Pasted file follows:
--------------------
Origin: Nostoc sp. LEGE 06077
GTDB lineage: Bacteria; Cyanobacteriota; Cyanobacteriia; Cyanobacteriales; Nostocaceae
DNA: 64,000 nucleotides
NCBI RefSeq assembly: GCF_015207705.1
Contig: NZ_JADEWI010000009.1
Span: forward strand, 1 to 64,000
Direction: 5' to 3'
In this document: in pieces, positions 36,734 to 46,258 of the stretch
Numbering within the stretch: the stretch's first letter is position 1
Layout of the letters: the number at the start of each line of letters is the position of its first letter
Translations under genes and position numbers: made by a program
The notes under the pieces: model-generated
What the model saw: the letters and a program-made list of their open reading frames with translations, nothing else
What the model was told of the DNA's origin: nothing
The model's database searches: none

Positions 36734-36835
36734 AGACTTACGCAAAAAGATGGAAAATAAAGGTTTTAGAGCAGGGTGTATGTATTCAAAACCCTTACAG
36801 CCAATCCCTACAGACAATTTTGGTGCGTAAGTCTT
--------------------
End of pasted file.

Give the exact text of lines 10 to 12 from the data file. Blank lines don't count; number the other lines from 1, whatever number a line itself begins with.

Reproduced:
Layout of the letters: the number at the start of each line of letters is the position of its first letter
Translations under genes and position numbers: made by a program
The notes under the pieces: model-generated